A recent warning letter suggests that FDA, in regulating user generated content (“UGC”) on social media pages, will likely treat all companies the same. Earlier this year, FDA released two guidance documents for drug and medical device companies on social media. Those documents provided the following stance on UGC: “[A] firm generally is not responsible for UGC that is truly independent of the firm (i.e., is not produced by, or on behalf of, or prompted by the firm in any particular).” For this stance, FDA cited Section 230 of the Communications Decency Act, which has been interpreted as protecting websites owners from liability, in many areas, for the posts of others. Section 230 applies equally to drug and device companies, as well as dietary supplement, food, and other types of companies. Thus, FDA presumably should treat UGC on companies’ social media pages the same no matter what kind of product is being promoted. Not all past FDA warning letters, though, have appeared consistent with Section 230.  See, e.g., Origin BioMed warning letter.  

The FDA’s recent warning letter, however, is consistent with Section 230 and may signal that FDA offices are adopting a uniform approach to UGC. The recent letter was addressed to a company that sells cough syrups and sleep remedies as foods. FDA alleged that certain claims for the products were disease claims and, thus, converted the products into unapproved drugs. FDA pointed to Facebook and Twitter comments by consumers on the company’s social media pages, but only if the company had either “liked” or otherwise endorsed the comments through responses (e.g., “Mary, thank you for writing this!!! We love to hear that we have helped people”). It appears that by virtue of the “likes” and responses, FDA no longer considered the consumer comments truly independent. It remains to be seen whether FDA will stay the course and remain consistent in its future enforcement efforts against products other than drugs or medical devices.

Potential for Delays at West Coast Ports As Labor Negotiations Continue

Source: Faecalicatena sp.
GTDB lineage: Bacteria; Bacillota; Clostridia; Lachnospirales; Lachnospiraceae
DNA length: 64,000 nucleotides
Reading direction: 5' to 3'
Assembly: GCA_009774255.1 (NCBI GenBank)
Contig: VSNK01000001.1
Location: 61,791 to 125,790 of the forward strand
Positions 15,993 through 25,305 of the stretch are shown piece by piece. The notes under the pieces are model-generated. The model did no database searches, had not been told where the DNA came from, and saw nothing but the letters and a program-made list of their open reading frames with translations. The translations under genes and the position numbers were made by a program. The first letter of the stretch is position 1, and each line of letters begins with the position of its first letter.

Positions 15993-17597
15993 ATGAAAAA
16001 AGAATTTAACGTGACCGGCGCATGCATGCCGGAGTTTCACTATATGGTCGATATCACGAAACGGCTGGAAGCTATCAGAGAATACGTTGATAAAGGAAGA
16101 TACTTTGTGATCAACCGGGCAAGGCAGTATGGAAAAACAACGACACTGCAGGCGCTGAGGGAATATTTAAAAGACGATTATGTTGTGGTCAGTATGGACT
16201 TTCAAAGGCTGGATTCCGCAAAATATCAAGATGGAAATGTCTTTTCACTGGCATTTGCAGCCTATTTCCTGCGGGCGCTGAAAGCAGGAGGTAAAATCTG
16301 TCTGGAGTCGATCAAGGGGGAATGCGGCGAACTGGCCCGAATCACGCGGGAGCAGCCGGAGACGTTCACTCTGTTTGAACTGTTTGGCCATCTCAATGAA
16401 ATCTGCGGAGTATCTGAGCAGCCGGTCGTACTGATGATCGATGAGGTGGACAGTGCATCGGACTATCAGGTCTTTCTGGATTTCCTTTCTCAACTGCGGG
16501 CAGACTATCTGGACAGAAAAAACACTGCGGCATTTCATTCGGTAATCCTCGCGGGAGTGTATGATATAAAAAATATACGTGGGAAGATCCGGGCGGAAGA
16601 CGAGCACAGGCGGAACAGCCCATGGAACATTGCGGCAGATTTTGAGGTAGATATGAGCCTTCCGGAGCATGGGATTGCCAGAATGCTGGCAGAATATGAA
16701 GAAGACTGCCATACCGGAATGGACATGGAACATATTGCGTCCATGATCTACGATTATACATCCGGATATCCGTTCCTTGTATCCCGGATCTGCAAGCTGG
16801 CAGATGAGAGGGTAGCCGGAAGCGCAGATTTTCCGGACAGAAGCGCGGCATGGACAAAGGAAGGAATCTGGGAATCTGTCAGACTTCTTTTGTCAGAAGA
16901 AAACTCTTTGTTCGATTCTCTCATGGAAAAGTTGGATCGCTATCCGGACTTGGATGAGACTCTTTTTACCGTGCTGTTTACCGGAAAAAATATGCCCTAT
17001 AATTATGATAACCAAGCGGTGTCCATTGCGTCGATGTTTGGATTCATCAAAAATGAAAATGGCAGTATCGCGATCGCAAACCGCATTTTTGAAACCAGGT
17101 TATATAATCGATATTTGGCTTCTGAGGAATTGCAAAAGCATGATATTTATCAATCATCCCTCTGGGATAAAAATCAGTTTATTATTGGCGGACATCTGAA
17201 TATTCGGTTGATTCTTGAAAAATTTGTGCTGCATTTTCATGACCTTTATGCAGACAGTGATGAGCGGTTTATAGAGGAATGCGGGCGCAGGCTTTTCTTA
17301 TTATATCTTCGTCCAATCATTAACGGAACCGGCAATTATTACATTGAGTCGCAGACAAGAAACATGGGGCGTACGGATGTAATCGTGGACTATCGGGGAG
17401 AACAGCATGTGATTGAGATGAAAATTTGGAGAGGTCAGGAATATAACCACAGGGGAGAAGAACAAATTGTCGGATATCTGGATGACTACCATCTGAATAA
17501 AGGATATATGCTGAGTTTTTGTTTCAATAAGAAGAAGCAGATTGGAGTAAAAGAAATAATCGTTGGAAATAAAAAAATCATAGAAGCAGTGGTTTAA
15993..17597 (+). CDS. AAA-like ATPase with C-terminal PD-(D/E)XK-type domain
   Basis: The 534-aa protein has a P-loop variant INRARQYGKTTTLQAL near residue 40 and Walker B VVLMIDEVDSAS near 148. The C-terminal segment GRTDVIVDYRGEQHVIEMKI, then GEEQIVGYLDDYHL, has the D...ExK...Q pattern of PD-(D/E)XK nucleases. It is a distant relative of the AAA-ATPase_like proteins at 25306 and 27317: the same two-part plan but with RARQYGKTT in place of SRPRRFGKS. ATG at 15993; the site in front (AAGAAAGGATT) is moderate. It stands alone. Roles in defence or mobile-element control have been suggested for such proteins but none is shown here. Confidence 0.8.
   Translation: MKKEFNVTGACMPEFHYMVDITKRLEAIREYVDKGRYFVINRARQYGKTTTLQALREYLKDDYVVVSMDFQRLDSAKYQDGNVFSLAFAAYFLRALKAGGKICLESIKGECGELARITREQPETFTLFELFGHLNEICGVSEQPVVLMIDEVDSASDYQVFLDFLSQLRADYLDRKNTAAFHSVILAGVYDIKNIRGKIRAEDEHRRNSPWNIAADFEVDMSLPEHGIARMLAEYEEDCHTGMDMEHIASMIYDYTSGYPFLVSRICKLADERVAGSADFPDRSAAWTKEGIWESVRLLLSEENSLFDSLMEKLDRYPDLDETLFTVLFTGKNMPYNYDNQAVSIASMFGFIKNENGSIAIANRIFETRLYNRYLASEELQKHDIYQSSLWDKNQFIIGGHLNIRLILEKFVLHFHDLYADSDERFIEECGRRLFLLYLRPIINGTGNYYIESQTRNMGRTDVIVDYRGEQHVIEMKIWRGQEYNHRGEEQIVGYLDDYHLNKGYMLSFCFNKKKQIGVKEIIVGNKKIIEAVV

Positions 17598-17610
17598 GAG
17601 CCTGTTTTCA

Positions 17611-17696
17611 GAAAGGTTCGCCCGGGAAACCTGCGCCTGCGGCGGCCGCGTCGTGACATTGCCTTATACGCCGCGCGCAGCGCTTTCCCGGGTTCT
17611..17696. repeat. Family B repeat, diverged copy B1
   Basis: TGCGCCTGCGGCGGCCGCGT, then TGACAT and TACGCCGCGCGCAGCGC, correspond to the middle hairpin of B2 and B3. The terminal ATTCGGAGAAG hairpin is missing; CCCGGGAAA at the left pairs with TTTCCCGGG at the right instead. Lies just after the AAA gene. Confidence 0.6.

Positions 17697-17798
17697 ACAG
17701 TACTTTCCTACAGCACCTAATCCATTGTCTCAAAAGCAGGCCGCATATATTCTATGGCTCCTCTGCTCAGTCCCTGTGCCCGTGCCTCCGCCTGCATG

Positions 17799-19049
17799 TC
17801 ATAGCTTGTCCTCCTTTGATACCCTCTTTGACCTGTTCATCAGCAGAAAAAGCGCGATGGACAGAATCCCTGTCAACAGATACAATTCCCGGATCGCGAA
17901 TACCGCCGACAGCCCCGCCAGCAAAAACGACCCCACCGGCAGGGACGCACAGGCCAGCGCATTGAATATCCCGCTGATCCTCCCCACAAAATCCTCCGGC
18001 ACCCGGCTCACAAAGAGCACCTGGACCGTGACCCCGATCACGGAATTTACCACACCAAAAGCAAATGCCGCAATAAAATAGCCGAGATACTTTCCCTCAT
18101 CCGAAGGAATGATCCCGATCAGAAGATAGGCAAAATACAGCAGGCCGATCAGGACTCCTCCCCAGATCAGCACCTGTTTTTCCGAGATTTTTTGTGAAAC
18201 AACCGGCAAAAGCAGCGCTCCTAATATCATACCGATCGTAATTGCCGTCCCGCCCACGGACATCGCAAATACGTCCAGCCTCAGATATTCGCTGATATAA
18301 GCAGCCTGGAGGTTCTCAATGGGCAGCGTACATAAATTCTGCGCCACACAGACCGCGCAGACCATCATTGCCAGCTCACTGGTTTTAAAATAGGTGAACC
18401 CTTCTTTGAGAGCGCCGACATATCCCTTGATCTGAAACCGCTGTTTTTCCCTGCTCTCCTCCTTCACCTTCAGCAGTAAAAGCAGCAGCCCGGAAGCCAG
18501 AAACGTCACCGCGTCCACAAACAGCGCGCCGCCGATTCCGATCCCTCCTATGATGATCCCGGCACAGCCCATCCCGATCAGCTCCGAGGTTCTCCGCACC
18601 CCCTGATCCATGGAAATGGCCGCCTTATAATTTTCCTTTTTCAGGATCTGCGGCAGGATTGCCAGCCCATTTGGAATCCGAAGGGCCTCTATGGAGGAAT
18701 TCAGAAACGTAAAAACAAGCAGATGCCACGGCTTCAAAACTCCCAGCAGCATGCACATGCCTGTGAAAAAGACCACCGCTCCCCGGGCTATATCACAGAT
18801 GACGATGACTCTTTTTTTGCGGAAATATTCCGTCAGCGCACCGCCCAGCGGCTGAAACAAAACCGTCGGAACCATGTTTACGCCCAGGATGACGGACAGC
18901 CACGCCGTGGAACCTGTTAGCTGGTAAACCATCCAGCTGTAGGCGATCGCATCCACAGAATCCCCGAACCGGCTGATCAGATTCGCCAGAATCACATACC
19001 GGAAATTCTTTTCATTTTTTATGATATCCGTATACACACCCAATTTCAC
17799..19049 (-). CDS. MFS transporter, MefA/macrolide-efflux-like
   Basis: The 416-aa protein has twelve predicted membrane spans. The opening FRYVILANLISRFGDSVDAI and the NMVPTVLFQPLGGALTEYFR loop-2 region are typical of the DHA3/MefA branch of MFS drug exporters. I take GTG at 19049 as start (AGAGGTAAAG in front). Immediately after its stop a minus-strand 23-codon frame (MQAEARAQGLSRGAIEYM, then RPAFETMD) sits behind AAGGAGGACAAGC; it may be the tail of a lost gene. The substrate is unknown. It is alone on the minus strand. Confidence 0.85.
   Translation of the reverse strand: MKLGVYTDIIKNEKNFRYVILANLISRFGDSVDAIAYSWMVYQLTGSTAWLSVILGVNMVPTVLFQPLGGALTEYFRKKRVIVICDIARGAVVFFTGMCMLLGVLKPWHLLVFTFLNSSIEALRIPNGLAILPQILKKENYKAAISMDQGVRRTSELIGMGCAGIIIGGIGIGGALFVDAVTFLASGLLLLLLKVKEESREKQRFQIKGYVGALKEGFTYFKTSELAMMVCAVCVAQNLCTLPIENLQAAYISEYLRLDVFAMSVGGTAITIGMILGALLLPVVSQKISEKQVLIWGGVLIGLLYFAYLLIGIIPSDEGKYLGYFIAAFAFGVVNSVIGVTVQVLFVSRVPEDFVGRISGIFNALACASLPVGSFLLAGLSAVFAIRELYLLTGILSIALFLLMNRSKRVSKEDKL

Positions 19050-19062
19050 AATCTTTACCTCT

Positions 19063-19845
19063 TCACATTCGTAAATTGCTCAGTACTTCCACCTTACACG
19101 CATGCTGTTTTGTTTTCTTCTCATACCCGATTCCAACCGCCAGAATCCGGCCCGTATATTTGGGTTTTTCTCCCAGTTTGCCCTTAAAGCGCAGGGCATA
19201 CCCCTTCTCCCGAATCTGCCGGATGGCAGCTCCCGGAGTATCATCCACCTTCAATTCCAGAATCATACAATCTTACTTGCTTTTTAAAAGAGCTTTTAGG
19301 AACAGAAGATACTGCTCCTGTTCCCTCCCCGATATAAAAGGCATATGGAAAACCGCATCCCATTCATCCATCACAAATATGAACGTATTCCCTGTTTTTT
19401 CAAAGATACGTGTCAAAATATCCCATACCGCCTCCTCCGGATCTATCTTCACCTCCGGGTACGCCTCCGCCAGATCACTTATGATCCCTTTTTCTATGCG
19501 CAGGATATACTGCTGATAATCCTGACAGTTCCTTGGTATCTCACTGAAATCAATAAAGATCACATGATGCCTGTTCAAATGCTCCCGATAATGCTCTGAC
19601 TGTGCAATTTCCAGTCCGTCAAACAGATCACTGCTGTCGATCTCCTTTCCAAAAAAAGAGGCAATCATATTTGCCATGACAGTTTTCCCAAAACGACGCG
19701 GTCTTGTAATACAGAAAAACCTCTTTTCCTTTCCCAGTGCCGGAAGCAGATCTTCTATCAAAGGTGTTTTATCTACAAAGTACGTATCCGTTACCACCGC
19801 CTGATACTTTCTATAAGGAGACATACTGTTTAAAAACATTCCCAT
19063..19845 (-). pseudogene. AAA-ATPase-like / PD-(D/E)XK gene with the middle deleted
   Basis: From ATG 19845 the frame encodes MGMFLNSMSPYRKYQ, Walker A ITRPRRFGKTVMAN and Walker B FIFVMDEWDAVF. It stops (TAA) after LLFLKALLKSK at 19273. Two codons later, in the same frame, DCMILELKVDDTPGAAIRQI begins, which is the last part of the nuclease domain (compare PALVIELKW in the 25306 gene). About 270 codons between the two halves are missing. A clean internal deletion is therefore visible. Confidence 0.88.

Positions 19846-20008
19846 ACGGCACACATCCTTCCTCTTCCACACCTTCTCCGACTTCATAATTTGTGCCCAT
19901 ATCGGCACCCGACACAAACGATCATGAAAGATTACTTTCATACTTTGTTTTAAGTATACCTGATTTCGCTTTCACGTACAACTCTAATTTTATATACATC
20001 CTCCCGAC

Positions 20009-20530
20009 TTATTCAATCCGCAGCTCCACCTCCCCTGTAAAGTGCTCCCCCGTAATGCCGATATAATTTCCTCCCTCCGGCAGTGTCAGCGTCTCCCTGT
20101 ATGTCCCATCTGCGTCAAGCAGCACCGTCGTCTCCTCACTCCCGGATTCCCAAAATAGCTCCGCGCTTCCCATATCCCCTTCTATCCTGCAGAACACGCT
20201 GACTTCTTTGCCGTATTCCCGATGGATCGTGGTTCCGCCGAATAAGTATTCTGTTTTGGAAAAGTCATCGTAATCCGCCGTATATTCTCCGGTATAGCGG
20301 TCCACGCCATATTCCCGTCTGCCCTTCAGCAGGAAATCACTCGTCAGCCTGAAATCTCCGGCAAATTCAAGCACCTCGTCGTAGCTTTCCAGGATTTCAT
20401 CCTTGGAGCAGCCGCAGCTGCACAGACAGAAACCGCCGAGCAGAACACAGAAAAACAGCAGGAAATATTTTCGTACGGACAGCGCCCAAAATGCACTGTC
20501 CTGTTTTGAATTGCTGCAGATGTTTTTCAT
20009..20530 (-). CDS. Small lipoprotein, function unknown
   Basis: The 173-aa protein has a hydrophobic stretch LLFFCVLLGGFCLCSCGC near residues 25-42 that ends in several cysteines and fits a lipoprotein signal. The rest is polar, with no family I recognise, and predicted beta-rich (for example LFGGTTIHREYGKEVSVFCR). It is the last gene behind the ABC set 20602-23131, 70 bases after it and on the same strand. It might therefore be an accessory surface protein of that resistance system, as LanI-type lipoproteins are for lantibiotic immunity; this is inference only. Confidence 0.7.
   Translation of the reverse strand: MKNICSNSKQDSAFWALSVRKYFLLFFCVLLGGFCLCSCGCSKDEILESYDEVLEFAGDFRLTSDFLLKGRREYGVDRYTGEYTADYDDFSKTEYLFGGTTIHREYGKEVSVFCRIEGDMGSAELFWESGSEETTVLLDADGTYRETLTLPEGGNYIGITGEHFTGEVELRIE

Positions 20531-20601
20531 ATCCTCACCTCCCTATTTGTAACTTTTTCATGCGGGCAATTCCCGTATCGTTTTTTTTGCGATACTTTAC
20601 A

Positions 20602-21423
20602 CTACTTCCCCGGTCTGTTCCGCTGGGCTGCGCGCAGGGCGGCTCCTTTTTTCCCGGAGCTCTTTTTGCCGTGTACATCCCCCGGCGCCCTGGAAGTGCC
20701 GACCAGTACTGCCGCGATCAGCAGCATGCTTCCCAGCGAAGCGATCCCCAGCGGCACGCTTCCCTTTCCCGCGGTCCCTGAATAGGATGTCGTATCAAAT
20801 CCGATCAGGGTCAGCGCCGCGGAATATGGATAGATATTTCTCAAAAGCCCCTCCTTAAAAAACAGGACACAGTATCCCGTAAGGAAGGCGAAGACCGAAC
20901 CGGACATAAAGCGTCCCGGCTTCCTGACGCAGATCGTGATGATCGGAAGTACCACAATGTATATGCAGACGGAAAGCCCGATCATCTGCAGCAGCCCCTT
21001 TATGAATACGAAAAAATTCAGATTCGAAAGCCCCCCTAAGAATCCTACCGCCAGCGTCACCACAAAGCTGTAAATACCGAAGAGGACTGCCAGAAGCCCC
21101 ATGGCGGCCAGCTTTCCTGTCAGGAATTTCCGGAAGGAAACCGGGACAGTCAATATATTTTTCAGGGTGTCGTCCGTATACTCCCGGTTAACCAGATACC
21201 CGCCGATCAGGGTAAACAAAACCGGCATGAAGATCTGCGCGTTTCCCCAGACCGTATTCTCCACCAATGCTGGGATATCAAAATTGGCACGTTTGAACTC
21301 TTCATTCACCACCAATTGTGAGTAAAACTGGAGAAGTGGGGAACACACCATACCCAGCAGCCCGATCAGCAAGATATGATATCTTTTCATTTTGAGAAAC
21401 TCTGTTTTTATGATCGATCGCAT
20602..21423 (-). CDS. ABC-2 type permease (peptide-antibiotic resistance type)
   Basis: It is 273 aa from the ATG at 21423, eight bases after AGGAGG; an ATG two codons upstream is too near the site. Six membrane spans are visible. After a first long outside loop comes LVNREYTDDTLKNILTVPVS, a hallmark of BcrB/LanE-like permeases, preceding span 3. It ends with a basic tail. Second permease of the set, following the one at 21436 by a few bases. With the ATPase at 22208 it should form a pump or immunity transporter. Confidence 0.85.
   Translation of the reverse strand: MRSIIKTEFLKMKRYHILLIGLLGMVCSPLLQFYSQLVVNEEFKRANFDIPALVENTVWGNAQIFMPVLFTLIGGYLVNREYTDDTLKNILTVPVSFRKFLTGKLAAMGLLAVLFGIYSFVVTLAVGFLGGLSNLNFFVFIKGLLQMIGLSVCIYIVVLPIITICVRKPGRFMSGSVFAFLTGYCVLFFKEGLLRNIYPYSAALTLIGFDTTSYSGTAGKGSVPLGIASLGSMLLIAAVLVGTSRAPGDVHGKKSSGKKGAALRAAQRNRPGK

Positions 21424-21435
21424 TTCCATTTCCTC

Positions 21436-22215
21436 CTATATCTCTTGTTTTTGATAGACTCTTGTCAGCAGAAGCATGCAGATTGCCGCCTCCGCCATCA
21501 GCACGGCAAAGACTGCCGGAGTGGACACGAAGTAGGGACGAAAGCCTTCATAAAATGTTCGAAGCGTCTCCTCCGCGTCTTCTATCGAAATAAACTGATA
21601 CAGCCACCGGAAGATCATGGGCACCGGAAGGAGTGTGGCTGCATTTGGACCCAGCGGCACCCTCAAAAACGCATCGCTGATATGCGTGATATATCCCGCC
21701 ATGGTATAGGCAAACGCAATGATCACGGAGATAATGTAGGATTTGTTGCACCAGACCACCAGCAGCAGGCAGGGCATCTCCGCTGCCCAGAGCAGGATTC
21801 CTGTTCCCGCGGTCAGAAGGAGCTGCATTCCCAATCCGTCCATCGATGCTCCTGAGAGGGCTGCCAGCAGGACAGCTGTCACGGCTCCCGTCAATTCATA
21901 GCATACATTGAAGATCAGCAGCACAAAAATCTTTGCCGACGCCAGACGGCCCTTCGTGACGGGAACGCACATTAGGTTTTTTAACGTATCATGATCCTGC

Posted in Imports/Exports

Importers and exporters are to be advised of potential delays at many West Coast ports caused by ongoing contract negotiations between International Longshore and Warehouse Union (ILWU) and the Pacific Maritime Association (PMA).   Negotiations between the union and association will resume tomorrow, July 11, but U.S. importers and exporters are urged to develop contingency plans in the event of a strike or lockout at West Coast ports.

These plans should include:

  • Prioritizing orders
  • Organizing distribution centers to secure change in inventories
  • Preparing to change routes to East and Gulf coast ports and locking in rates with carriers
  • Securing ground transportation
  • Potentially using air freight or a combination of sea-air

U.S. Customs and Border Protection has updated its guidelines for ship and cargo contingency plans in the event of any West Coast port disruption.  For more information, please click here.

FDA Releases Social Media Guidance for Promotion of Prescription Drug and Medical Device Products

Posted in Drugs, FDA, Medical Devices

Recently, FDA released two draft guidance documents on the promotion of prescription drugs and medical devices on the Internet and social media platforms.  The long-awaited guidance provides recommendations for firms that choose to correct misinformation disseminated by independent third parties and to promote their products on space-constrained platforms, such as Twitter or sponsored ads.  Comments on the guidance documents are due by September 15, 2014.